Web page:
Graphics Processing Unit (GPU)
What Is a Graphics Processing Unit?
How a GPU Works
History of the GPU
GPUs vs CPUs
GPUs and Cryptocurrency Mining
Examples of GPU Companies
What Is a Graphics Processing Unit (GPU)?A Graphics Processing Unit (GPU) is a chip or electronic circuit capable of rendering graphics for display on an electronic device. The GPU was introduced to the wider market in 1999 and is best known for its use in providing the smooth graphics that consumers expect in modern videos and games.
- The term graphics processing unit (GPU) refers to a chip or electronic circuit capable of rendering graphics for display on an electronic device.
- The term “GPU” is often used interchangeably with “graphics card,” though the two are different.
- Although GPUs were initially popular with video editing and computer gaming enthusiasts, the rapid growth of cryptocurrencies has created a new market for them.
- GPUs, first introduced to the wider market in 1999, are perhaps best known for their use in providing the smooth graphics that consumers expect in modern videos and video games.
- There has been a shortage of GPUs recently thanks to their application in the mining of cryptocurrencies.
How a Graphics Processing Unit (GPU) Works The graphics in videos and games consist of polygonal coordinates that are converted into bitmaps—a process called “rendering”—and then into signals that are shown on a screen. This conversion requires the Graphics Processing Unit (GPU) to have a lot of processing power, which also makes GPUs useful in machine learning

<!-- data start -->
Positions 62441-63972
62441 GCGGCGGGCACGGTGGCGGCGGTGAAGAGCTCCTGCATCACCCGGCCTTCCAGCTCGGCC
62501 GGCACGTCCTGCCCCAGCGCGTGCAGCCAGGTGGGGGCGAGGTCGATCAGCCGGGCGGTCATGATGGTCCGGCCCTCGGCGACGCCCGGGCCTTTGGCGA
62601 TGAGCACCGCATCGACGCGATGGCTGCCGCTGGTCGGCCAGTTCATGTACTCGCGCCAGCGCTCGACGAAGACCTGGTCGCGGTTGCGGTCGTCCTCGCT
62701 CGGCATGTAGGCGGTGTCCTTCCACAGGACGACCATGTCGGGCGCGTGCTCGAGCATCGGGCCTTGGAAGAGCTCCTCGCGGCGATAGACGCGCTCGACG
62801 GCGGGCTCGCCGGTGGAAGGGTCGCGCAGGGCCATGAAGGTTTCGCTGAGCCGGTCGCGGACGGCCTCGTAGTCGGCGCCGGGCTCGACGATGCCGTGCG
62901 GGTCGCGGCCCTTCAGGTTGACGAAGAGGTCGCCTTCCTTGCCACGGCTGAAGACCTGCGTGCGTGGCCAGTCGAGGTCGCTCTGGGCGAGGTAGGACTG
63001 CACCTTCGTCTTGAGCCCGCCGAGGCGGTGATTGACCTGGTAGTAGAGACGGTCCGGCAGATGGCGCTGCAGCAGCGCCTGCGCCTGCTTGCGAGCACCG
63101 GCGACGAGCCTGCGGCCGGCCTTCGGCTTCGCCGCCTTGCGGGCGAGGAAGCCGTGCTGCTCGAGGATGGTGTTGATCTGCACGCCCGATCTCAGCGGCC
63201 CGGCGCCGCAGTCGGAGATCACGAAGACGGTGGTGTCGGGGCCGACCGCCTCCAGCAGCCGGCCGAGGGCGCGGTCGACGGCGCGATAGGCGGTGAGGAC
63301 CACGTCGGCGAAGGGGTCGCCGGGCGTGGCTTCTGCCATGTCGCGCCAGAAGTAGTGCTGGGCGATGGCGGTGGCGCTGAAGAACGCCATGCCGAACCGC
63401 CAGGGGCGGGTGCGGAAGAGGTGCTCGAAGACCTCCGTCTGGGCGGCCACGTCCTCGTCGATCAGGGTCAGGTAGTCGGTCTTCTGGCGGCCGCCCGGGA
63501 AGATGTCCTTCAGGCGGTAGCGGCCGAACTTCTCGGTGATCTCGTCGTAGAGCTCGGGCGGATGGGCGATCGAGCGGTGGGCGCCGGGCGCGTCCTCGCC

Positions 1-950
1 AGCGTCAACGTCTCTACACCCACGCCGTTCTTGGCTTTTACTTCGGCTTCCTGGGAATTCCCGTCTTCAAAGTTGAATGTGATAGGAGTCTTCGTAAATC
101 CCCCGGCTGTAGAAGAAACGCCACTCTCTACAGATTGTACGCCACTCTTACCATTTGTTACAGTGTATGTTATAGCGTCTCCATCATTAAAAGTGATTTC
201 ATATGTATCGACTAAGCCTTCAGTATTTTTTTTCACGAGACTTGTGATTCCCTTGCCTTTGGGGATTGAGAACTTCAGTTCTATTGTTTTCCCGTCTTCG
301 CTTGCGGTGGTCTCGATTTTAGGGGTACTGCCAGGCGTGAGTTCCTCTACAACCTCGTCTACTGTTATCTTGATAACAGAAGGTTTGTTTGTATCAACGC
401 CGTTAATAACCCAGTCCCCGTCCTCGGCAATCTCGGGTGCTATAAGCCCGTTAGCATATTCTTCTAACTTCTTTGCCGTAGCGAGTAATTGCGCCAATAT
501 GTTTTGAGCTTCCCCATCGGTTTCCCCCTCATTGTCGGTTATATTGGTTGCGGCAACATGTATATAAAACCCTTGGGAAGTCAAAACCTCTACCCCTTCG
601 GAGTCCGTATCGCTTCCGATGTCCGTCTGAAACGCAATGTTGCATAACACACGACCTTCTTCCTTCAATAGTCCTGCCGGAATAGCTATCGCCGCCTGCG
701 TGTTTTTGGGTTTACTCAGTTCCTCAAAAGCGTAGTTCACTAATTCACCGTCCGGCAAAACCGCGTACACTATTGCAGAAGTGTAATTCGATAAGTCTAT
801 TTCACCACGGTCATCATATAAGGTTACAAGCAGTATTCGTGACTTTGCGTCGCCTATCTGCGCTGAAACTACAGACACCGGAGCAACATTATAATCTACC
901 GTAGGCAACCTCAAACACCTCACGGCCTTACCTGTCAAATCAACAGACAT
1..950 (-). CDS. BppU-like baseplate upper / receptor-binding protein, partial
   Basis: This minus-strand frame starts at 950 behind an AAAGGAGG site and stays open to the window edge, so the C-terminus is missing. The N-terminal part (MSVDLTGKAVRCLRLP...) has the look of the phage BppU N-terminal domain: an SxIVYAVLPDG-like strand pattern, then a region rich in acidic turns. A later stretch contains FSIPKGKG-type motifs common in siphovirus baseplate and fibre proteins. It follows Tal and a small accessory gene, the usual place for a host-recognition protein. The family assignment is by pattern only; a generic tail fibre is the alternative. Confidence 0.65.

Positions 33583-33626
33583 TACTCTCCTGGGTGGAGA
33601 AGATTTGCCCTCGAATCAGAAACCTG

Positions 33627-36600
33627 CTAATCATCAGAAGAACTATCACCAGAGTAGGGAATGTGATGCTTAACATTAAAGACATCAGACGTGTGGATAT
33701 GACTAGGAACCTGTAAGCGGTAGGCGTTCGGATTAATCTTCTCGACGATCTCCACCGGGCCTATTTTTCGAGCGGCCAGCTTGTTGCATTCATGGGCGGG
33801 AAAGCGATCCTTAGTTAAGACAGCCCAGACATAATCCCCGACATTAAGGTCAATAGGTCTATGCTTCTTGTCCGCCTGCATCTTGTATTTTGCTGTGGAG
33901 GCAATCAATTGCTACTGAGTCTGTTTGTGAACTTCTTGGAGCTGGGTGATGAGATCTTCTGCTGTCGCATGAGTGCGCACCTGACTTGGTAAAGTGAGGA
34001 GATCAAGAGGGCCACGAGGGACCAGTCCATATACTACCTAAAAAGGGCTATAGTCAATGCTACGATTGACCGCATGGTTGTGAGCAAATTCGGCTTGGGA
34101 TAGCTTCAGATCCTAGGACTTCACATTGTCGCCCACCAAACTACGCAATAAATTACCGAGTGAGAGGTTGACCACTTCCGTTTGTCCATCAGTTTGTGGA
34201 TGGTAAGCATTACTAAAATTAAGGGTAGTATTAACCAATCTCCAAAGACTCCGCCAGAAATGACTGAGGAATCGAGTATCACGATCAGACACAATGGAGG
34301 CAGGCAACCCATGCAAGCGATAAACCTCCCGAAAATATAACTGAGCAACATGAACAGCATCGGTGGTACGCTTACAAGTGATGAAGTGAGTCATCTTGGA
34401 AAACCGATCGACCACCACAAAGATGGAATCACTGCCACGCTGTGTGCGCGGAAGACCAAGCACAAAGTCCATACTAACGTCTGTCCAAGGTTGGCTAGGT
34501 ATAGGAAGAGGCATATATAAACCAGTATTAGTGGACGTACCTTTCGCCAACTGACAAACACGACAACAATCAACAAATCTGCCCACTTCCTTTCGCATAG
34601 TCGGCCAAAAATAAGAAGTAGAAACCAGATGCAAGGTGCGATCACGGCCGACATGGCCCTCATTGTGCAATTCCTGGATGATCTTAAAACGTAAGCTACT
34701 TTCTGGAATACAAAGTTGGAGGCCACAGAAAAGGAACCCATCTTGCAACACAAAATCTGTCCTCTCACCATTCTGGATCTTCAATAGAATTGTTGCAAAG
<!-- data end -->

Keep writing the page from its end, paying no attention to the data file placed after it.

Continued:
, artificial intelligence
, and other tasks that require a large number of complex and sophisticated computations.
History of the Graphics Processing Unit (GPU)
In 1999, Nvidia introduced the Geforce 256, the first widely available GPU. Nvidia defined a GPU as a "single-chip processor with integrated transform, lighting, triangle setup/clipping, and rendering engines that is capable of processing a minimum of 10 million polygons per second.” The GeForce 256 improved on the technology by other processors by optimizing 3D gaming performance.
While Nvidia still reigns supreme in the GPU market, the technology has greatly improved. In the 2000s Nvidia released its GeForce 8800 GTX which has a texture-fill rate of a whopping 36.8 billion per second.1 Today, GPUs have seen a resurgence in popularity. Their use has been extended into new industries thanks to the advent of artificial intelligence and cryptocurrencies. GPUs have also played a role in establishing wider access to higher-quality virtual reality gaming.
Before the arrival of GPUs in the late 1990s, graphic rendering was handled by the Central Processing Unit (CPU). When used in conjunction with a CPU, a GPU can increase computer performance by taking on some computationally intensive functions, such as rendering, from the CPU. This accelerates how quickly applications can process since the GPU can perform many calculations simultaneously. This shift also allowed for the development of more advanced and resource-intensive software.
Processing data in a GPU or a CPU is handled by cores. The more cores a processing unit has, the faster (and potentially more efficiently) a computer can complete tasks. GPUs use thousands of cores to process tasks in parallel. The parallel structure of the GPU is different than that of the CPU, which uses fewer cores to process tasks sequentially. A CPU can perform calculations faster than a GPU, which makes it better at basic tasks.
The term “GPU” is often used interchangeably with “graphics card,” though the two are different. A graphics card is a piece of hardware that contains one or more GPUs, a daughterboard, and other electronic components that allow the graphics card to function.